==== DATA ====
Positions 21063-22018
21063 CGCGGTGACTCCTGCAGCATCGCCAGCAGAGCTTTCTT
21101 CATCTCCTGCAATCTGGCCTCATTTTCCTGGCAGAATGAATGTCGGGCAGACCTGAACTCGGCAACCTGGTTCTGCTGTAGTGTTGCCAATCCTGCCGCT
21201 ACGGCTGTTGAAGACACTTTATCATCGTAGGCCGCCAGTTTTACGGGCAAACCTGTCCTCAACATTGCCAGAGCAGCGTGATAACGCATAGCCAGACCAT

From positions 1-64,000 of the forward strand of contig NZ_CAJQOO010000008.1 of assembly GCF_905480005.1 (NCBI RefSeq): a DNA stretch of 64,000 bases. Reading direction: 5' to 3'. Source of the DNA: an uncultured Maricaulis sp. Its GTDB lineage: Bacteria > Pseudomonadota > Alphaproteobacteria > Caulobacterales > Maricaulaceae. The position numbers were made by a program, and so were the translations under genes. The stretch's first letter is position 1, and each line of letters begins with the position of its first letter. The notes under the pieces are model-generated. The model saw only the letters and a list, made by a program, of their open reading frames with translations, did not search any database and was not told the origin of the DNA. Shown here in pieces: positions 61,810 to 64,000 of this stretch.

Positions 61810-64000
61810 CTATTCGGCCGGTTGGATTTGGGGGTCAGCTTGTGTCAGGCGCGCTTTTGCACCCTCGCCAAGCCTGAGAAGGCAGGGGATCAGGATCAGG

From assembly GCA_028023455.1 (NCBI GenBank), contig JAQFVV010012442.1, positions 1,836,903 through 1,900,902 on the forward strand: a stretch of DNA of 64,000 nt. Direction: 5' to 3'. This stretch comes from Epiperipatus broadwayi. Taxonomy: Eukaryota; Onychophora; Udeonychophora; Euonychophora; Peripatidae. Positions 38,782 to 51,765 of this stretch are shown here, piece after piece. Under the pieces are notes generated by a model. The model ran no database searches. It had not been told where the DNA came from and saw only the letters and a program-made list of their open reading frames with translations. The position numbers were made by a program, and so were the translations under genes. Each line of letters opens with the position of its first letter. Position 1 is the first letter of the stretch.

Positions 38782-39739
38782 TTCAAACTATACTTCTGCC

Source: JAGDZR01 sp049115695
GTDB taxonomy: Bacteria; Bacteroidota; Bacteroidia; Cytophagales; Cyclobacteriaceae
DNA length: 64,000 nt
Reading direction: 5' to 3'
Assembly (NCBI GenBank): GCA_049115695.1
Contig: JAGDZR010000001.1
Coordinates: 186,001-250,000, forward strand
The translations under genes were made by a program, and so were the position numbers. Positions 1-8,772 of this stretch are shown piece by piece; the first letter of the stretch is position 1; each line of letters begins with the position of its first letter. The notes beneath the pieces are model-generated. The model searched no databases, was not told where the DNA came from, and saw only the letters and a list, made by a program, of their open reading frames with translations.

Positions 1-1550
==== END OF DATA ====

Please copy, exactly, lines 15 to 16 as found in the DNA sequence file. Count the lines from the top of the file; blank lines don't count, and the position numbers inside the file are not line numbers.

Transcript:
Assembly (NCBI GenBank): GCA_049115695.1
Contig: JAGDZR010000001.1